Research suggests that we should be eating up to thirty different plants per week, to support a healthy microbiome. The good news is that every plant type we introduce into our diet, provides a unique microbe community, that helps our gut thrive. So the more varied our plant intake is, the more diverse our microbiomes become.
Our food worlds can open up significantly, if we learn to appreciate and explore the wide variety of plant ingredients available. Dr. B says that, there are over three hundred thousand edible plants on the planet. However, most Americans don't eat more than twenty-five. Think about what you could be missing out on? The key idea is that plant diversity in our menu, should be part of our planning every time we eat, and this is where Dr. B's diet plan comes in. He provides comprehensive information, along with a four-week diet plan to get us all fiber fueled.
Let's explore his strategy.
How To Begin Your Journey to Good Gut Health
An easy way to incorporate plants into our diets is to remember the acronym, F-GOALS. This acronym stands for fruits and fermented foods, greens and grains, omega-rich nuts and seeds, aromatics, legumes, and sulforaphane.
Fruit and Fermented Foods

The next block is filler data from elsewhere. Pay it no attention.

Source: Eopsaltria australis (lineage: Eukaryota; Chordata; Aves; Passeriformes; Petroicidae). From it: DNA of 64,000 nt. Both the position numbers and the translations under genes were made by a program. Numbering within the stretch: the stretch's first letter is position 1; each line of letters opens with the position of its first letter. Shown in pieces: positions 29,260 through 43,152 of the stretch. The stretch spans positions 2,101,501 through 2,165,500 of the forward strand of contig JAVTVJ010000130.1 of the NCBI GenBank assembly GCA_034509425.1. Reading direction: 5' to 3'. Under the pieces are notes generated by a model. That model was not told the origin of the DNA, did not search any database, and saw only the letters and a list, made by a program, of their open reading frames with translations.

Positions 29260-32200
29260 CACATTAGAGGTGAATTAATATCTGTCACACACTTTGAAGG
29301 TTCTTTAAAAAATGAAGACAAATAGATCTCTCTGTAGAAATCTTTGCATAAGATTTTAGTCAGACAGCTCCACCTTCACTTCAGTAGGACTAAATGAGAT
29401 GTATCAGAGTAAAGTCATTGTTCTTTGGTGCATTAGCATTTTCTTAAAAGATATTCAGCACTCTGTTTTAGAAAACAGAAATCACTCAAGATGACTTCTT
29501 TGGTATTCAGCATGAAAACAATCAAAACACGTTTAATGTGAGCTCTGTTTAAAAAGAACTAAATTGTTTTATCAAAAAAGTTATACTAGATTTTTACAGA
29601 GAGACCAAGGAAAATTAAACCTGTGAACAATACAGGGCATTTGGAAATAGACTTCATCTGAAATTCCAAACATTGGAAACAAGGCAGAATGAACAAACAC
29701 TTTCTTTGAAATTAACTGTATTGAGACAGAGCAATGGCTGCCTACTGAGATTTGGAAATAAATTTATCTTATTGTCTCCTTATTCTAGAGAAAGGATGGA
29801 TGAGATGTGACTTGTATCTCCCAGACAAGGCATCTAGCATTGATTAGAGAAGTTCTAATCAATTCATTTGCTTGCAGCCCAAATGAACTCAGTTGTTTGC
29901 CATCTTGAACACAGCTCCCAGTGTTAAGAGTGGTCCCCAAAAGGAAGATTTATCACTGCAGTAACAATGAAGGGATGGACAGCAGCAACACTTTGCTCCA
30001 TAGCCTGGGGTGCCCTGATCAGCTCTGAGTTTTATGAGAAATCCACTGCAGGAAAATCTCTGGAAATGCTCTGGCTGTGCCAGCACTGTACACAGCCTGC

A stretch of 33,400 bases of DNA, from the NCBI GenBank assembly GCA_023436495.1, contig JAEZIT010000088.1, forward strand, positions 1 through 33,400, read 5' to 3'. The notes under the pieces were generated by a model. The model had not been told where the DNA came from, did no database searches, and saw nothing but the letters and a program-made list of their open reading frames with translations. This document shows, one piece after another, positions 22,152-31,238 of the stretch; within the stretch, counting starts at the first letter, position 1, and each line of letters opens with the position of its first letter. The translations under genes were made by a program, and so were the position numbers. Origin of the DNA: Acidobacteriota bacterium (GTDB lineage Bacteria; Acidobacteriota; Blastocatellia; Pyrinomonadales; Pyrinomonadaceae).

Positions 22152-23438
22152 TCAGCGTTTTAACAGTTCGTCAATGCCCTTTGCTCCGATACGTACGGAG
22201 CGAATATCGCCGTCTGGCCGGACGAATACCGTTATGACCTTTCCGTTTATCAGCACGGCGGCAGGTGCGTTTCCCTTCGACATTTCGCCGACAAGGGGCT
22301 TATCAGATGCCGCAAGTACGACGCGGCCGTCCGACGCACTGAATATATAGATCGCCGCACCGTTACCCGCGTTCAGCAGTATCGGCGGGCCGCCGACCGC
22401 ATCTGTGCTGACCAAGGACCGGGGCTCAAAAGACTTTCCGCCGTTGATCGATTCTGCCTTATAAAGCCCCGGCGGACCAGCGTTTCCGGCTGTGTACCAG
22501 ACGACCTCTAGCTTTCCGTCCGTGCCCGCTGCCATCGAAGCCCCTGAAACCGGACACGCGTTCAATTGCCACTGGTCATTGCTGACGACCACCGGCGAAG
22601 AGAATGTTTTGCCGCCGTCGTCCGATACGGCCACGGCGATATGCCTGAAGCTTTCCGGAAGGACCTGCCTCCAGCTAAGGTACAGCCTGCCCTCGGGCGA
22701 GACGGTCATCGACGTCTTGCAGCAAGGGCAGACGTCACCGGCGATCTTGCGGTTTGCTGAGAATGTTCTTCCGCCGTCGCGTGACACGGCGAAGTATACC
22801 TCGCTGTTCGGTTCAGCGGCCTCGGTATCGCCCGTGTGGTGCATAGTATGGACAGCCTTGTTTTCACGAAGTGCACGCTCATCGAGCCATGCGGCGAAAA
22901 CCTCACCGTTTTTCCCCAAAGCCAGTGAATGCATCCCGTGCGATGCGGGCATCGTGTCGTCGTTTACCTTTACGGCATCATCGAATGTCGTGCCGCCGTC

Remember that adage about apples and doctors? Well, Dr. B, recommends more than just a single apple a day.
A study from Cornell University shows that eating combinations of fruit, results in increased antioxidant activity in the body. Berries are incredibly nutrient-rich, and one study shows that eating two servings of berries per week, can reduce Parkinson's disease by 23%.
And as with most things, don't take shortcuts. All of those juice fads you read about, will never match the benefits of eating the whole fruit. For example, one orange contains 45 calories, 2.5 grams of fiber, and 9 grams of sugar. Orange juice, on the other hand, contains 134 calories, 0.5 grams of fiber, and 23.3 grams of sugar. So orange juice contains more than double the calories and sugar of a whole orange, without the fiber.
You may have noticed, there's been a massive resurgence in the popularity of fermented foods. This is one fad that should become a lifestyle. Fermented foods are rich in healthy bacteria, or probiotics. Almost every culture on earth, has fermented foods as part of their food tradition because it's an excellent preservation method.
This abundance of options is good news when you're looking for fermented foods in your local grocery store. Be adventurous with experimenting with these ingredients. Dr. B's suggestion for an afternoon energy boost is to replace coffee with a cup of miso. Miso is a fermented soybean paste with a salty flavor. It's packed with calcium to promote healthy bones and can ward off cancer.
Greens and Grains
We all know that greens are excellent for our health; Popeye and the Jolly Green Giant have been touting their benefits for years. The trouble with greens, is that they can have a bad reputation with regards to taste. This reputation may have a lot to do with us generally eating over boiled greens.